Friday, April 29, 2011

Vampire Boy – review

Writer: Carlos Trillo

Artist: Eduardo Risso

Translator: Zeljko Medic

First published: 2010 (as a complete volume)

Contains spoilers

The Blurb: What does it mean to live forever?

Five thousand years ago, a mysterious plague seared its way through Egypt, its only survivors a pair of deadly enemies: the pharaoh’s young son and the high priestess of a sinister snake cult. Bound by a common curse, the two have pursued each other across centuries and countries. Now, one of them is determined to end their fight for good—by any means necessary.

Brutal, Passionate, and above all achingly human, Carlos Trillo and Eduardo Risso’s odyssey is the antidote to tired vampire tropes: a wholly fresh and original reimagining of the mythos from two of the strongest voices in comics.

The Review: At its heart Vampire Boy has a very simple story that is summed up in the blurb. We have two vampires; a nameless boy whose father refused to name him until he became a man and now, stuck forever at ten years old, becoming a man will not happen. Then there is Ahmasi, a snake priestess and whore who contrasts against the sexless boy by being overtly sexual and using sex as a weapon.

Both survived a plague by becoming vampires – though neither knew the how or why of it – and Ahmasi has tried to kill the boy down through the centuries, bearing a grudge they both held for each other as mortals – the boy showed his father that she was liberal with her favours, rather than monogamous with the Pharaoh as his concubine should be.

reforming in sunlight
However, the lore in this is startlingly different. As the comic begins men are digging into an old sewer area that has been unopened for 50 years. Deep inside are the bones of the boy but, as the sun touches them, they reform – though it feels like liquid fire. This is the major lore difference; the sun heals (painfully) rather than destroys. The plague, in Egypt, was described as being like light inside and it was the sun that purged it from the two survivors.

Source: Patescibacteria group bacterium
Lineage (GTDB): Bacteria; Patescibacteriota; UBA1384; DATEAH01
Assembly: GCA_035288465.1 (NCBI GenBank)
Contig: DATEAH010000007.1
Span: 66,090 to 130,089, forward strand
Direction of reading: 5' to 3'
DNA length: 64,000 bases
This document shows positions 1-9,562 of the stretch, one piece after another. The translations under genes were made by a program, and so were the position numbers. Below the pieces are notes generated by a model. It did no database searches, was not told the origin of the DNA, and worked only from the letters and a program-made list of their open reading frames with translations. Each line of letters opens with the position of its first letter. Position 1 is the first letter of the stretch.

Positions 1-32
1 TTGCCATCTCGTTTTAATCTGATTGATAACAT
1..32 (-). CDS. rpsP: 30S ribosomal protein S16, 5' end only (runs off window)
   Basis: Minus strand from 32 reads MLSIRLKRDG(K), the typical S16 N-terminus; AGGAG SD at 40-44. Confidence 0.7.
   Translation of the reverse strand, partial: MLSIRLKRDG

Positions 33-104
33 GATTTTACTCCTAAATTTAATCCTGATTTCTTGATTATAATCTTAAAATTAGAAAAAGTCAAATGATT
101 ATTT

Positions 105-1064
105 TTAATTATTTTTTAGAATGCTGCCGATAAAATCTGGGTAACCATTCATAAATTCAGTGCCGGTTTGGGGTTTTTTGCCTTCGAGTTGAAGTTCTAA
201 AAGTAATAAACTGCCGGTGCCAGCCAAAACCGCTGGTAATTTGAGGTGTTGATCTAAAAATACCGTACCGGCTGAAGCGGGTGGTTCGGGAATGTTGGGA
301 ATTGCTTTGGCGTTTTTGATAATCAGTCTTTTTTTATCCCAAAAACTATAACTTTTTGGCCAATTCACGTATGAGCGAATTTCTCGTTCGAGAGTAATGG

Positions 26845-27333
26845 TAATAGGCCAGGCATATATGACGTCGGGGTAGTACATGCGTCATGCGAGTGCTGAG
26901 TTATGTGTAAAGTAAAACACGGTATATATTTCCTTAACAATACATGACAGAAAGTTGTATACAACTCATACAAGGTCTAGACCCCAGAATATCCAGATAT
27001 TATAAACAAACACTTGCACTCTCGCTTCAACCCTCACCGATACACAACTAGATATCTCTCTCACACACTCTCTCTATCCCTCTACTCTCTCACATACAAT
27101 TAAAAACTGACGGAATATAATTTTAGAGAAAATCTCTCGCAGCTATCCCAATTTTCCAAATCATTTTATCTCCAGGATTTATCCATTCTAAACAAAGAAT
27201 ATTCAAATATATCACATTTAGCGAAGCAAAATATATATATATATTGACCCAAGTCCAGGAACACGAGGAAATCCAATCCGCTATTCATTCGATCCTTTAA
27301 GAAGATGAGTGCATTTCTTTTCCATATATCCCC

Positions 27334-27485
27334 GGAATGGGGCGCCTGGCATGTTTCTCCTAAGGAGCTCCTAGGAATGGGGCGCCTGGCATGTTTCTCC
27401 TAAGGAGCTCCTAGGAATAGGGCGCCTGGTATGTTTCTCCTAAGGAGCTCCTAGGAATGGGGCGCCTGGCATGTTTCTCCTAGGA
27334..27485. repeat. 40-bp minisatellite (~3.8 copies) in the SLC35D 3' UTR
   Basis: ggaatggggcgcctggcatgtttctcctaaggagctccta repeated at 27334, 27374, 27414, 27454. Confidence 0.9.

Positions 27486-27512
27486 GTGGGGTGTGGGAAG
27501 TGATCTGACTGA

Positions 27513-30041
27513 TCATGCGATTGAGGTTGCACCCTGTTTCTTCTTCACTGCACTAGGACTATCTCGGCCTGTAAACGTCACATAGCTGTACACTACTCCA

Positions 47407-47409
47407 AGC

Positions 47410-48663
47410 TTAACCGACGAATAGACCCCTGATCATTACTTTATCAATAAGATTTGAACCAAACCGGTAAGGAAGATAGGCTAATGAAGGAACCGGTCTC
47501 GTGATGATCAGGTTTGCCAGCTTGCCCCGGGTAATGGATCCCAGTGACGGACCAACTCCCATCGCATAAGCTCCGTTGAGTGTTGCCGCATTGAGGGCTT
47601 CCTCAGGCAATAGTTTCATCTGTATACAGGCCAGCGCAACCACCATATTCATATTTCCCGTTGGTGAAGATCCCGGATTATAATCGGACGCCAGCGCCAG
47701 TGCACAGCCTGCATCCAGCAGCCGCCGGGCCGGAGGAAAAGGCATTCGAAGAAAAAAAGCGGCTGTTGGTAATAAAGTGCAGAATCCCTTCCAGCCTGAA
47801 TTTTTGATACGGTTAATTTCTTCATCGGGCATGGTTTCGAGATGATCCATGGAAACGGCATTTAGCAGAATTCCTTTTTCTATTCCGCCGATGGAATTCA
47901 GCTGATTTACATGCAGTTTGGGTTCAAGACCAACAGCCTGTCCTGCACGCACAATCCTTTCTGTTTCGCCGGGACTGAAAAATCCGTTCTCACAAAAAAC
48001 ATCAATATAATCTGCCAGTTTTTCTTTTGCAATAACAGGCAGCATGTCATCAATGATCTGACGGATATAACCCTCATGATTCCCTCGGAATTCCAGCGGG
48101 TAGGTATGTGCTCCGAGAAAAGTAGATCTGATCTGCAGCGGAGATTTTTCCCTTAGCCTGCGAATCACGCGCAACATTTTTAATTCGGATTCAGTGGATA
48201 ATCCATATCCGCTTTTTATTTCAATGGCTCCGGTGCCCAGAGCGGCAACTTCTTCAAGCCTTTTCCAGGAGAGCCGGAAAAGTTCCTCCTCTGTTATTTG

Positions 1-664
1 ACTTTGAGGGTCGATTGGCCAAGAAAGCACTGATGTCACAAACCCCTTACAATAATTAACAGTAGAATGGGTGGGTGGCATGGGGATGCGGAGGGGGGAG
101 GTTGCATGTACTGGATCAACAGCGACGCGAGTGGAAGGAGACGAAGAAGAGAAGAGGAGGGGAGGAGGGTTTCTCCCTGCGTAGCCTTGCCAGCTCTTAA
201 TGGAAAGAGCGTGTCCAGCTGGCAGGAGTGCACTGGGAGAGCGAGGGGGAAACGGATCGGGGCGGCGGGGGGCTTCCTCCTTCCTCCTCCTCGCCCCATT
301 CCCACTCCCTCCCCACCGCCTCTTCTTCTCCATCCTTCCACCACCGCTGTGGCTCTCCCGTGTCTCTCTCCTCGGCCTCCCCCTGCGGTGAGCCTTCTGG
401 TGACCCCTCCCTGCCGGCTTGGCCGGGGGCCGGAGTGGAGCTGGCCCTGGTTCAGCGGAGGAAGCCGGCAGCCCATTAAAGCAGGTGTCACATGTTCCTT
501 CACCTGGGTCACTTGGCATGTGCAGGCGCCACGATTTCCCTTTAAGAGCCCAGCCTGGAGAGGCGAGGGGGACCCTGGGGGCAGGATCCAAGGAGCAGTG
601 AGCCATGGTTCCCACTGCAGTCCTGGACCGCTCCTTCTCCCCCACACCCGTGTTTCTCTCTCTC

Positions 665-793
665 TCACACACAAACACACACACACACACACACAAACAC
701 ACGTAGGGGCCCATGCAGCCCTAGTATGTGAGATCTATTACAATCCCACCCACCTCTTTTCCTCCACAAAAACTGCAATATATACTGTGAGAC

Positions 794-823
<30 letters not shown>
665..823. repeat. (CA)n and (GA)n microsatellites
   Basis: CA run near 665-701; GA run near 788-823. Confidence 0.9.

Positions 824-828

This puts a totally different slant on the story. Wounds do not heal themselves but the sun will heal them in the morning – though there is a sequence where a headless vampiric body finds its own head and the reattachment never heals properly – looking eternally messy. The vampires have inordinate hunger, which blood or food can slake, though the boy must eat considerably more food than a mortal to even remotely dent his hunger. They are also incredibly strong.

To kill a vampire… well, as that is a main plot line I won’t spoil it.

What was nice was, whilst the dynamics were different due to the unusual lore and the story itself was simple enough, it kept you reading through its rather epic length (almost 500 pages). The loneliness felt by the boy and the purely evil machinations of Ahmasi kept the reader hooked. The art was a stark black and white that worked well, and the book never shied away from violence or sexuality – indeed a caveat here that the book does have quite a strong sexual undercurrent at times.

7.5 out of 10


Anonymous said...

Hi, I've got a couple of graphic novel suggestions:

Blood: A Tale. Written by J.M. DeMatteis, art by Kent Williams.

So surreal it make La Belle Captive seem like straightforward storytelling. Images in the book reference Bocklin's Isle of the Dead, Schiele's The Family, and others. First published in 1987 as a miniseries.

A movie is under development.

The Turning (Confessions of a Teenage Vampire). Written by Terry M. West, art by Steve Ellis.

1997 graphic novel for young adults that I found very charming. High school cliques, geeks, bullies, and vamps both good and bad.


Taliesin_ttlg said...

Hi Halek, thanks for those. The video on the Blood page looked so good I immediately ordered the graphic!